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Updated on Thursday, July 24 at 02:21 PM EST
The most recently received Mail is at the top.


Pale-billed Woodpecker,©Dan Lane

24 Jul Re: [obol] Possible seabird at mouth of Deschutes River [Jim Danzenbaker ]
24 Jul July 24 shorebirds at Ridgefield NWR - Wilson's Phalarope [Jim Danzenbaker ]
24 Jul July 24 shorebirds at Ridgefield NWR - Wilson's Phalarope [Jim Danzenbaker ]
24 Jul The owl who liked sitting on caesar [Devorah the Ornithologist ]
24 Jul Mountain Beavers/food [Megan Lyden ]
23 Jul Red Crossbills feeding young [Joy Kosola Johnson ]
23 Jul Re: Eastern Kingbird with Pacific Tree Frog at Wylie Slough [James Karr ]
23 Jul Re: Eastern Kingbird with Pacific Tree Frog at Wylie Slough ["Wilson Cady" ]
23 Jul Eastern Kingbird with Pacific Tree Frog at Wylie Slough [Blair Bernson ]
23 Jul Re: Bird pile [Larry Schwitters ]
23 Jul Pine Siskins ["A & S Hill" ]
23 Jul Local birder raising money for trip to do research in Australia. [Chris Warlow ]
23 Jul July 23 Ridgefield shorebirds [Jim Danzenbaker ]
23 Jul July 23 Ridgefield shorebirds [Jim Danzenbaker ]
23 Jul Bird pile [Larry Schwitters ]
23 Jul One more on Mountain Beaver fleas (I promise, no more) [Jerry Broadus ]
23 Jul More Mountain Beaver trivia: fleas [Jerry Broadus ]
23 Jul RE: Mountain Beavers: Aplodontia rufa rufa - foods [Rob Conway ]
22 Jul Nectar wars, a finch and a plucked Sparrow ["A & S Hill" ]
22 Jul Nectar wars, a finch and a plucked Sparrow ["A & S Hill" ]
22 Jul RE: Mountain Beavers [Michael Donahue ]
22 Jul Battle Ground RED-EYED VIREO [Jim Danzenbaker ]
22 Jul Mountain Beavers: Aplodontia rufa rufa - foods [Doug Will ]
22 Jul Merlin with dragonfly @ Edmonds marsh (re: Bill A's post) [Barbara Deihl ]
22 Jul Birding Skagway and Juneau [Ted Goshulak ]
22 Jul Edmonds marsh merlin? [Bill Anderson ]
22 Jul Kent Branching Eaglet video by Ralph Meier - 7/21/14 [Barbara Deihl ]
22 Jul Ridgefield NWR (Clark County) shorebirds [Jim Danzenbaker ]
22 Jul 2014 PSBO Bird Bander Training – August Weekend Workshop [Cynthia Easterson ]
22 Jul Edmonds marsh 7-21-14 [Bill Anderson ]
22 Jul post-nesting yard visitors ["Paul Hicks" ]
21 Jul Re: Census Count: Ridgefield National Wildlife Refuge, Clark County, Washington on July 20, 2014 ["Randy Hill" ]
21 Jul Re: regarding the Help ID'ing post [Loren Mooney ]
21 Jul Snohomish Co. - Eide Road Shorebirds [Joan Bird ]
21 Jul Save Cheasty--and vote no on the Parks District [Ed Newbold ]
21 Jul Iron Creek - Bear Creek hike and bird ["lsr AT ramoslink.info" ]
21 Jul head tufts [pan ]
21 Jul Re: [’JŒû AT r‹± ]
20 Jul regarding the Help ID'ing post ["Grace and Ollie" ]
20 Jul Re: Fledgling with head tufts?? ["barry " ]
20 Jul Mountain Beavers: An Important Prey Species for Larger Owls in Seattle and Open Spaces (by Dave Hutchinson) [Evan Houston ]
20 Jul Help ID'ing [Loren Mooney ]
20 Jul Census Count: Ridgefield National Wildlife Refuge, Clark County, Washington on July 20, 2014 []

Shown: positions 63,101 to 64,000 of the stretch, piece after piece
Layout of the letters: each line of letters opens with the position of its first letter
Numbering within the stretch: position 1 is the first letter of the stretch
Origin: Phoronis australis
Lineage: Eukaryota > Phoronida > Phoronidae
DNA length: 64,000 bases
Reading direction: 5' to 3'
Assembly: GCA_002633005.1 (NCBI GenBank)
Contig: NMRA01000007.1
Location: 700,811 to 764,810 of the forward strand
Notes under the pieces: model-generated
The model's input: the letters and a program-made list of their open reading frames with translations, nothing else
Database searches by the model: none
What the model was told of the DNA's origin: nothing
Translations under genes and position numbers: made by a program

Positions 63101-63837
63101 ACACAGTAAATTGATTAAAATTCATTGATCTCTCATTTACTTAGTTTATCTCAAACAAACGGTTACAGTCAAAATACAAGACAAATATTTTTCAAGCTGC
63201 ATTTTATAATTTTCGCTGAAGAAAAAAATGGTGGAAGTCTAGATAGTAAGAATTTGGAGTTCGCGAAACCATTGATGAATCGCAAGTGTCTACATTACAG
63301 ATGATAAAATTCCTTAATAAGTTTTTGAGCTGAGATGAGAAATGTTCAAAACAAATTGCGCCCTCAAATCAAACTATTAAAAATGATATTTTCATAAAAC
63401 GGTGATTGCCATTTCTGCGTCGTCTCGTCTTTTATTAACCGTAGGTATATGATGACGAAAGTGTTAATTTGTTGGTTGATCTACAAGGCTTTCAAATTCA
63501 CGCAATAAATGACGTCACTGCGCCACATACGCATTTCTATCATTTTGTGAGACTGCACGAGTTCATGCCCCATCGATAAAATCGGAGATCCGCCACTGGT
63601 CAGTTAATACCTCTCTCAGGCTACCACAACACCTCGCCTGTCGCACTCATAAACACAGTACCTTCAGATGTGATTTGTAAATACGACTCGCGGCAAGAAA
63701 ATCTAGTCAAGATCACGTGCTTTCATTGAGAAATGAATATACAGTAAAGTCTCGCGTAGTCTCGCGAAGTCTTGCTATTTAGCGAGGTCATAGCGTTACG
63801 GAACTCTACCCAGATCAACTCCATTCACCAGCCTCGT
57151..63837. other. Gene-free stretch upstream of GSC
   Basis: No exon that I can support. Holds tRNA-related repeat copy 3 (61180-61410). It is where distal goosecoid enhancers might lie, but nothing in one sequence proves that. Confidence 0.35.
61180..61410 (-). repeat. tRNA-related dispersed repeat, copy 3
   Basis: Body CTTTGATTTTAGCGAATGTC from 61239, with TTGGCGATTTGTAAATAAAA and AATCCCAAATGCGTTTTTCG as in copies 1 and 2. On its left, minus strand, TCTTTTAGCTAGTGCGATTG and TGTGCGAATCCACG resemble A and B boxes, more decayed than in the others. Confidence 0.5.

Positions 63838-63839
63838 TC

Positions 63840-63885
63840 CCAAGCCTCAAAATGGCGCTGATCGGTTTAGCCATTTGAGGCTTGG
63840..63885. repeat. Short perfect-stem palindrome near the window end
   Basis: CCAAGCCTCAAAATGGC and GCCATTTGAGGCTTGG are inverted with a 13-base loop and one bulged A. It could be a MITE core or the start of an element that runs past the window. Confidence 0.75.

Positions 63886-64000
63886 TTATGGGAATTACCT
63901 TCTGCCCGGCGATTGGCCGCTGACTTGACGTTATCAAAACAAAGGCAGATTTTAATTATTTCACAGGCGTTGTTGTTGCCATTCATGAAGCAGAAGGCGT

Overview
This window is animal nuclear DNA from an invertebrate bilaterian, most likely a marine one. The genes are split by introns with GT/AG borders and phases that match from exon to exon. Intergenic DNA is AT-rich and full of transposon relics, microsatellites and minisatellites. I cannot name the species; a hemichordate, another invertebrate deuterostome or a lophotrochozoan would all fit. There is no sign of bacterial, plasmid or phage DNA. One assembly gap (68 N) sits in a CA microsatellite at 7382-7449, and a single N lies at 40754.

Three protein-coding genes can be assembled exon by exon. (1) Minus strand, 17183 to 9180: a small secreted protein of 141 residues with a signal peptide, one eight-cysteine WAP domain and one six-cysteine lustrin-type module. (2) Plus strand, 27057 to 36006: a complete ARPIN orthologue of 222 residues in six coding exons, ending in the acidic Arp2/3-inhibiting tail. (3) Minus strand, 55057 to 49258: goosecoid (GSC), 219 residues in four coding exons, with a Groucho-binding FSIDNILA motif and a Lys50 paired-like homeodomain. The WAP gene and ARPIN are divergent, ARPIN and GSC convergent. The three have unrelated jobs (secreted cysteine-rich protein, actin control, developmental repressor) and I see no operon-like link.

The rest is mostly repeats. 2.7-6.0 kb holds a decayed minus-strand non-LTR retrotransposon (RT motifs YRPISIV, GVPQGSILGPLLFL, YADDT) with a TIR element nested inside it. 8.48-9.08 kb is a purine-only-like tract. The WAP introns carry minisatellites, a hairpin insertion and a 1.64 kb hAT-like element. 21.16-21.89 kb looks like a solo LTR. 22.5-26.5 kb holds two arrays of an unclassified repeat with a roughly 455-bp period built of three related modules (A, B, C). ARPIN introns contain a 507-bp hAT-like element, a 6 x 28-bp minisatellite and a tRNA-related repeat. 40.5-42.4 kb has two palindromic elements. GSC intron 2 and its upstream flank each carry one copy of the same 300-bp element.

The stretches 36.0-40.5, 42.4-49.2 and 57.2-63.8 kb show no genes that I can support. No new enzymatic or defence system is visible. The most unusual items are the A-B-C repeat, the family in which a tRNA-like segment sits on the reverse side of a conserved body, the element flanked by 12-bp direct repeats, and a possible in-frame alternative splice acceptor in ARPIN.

20 Jul great blue heron video ["Jon Purnell and Sherrie Rogers" ]
20 Jul odd heron at Nisqually []
20 Jul Beer and Birds ["Craig Merkel" ]
20 Jul Several Black Swifts now between Lake Wash. & LFP Towne Center [Todd S Hass ]
20 Jul WFO Youth Scholarship Announcement []
20 Jul test ["Mary K." ]
19 Jul Midway/Grayland & Bottle Beach Saturday [Karen Wosilait ]
19 Jul A mid summer night in Monroe [Larry Schwitters ]
20 Jul Am White Pelican at Columbia River on WA side of Astoria Bridge []
19 Jul Black-headed Grosbeak fledgling [Greg Pluth ]
19 Jul Rufous Hummingbird enjoying Honeysuckle at Lake Joy [Hank ]
19 Jul Birds of North America (with link) [pan ]
19 Jul Birds of North America database [pan ]
19 Jul Black-headed Grosbeak question [Linda Phillips ]
19 Jul Baby Elf Owls rescued from Acorn Woodpecker assault [Ed Newbold ]
19 Jul Re: Do herons cough up pellets? [Martin Muller ]
19 Jul Predators & Prey | Union Bay Watch [Larry Hubbell ]
19 Jul BirdNote - last week, and the week of July 20, 2014 [Ellen Blackstone ]
19 Jul Where have all the Anna's gone? []
19 Jul Re: Great Blue Heron hunting video [ck park ]
19 Jul RE: Great Blue Heron hunting video [Terry Sargent Peart ]
19 Jul From the Fill [Connie Sidles ]
18 Jul Discovery Park Question [Miles Brengle ]
18 Jul Re: Great Blue Heron hunting video []
18 Jul Great Blue Heron hunting video [Terry Sargent Peart ]
19 Jul black swifts at Sauk Mountain []
18 Jul Hummingbirds and artificial sweeteners ["Rachel Lawson" ]
18 Jul King/Kittitas birding [Tim Brennan ]
18 Jul Request: Observations of jaeger/falcon interactions [Todd S Hass ]
18 Jul Pine Siskins ["Ken and Tina Grant" ]
18 Jul Shorebirds at Midway and Bottle Beach - Not a RED NECKED STINT Turns into a SANDERLING [Blair Bernson ]
18 Jul Bombing Robins - Yard Changes - Babies (kinda long) [Rob Conway ]
18 Jul Active Fledgling Day Today in the Wedgwood Neighborhood? - 7/18/14 [Barbara Deihl ]

Subject: Re: [obol] Possible seabird at mouth of Deschutes River
From: Jim Danzenbaker <jdanzenbaker AT gmail.com>
Date: Thu, 24 Jul 2014 11:53:58 -0700
Tweeters,

Forwarding a message regarding a possible Long-tailed Jaeger seen along the
Columbia River just west of where highway 97 intersects with highway 14.

Jim in Battle Ground, WA


On Thu, Jul 24, 2014 at 11:27 AM, Shawneen 
wrote:

> For anyone birding near the Deschutes River.  I received several text
> messages from Suzy Murphy about a bird seen while driving 65 MPH.
>
>
> " Just saw at mouth of Deschutes river fly over to the columbia at 65
> miles per hour. What looked like a sea bird. Long thin wings black and
> white pattern light underbelly, with longish white streamiing tail
> feathers. Can't stop hauling a camper. If someone close maybe they can
> check it out.
>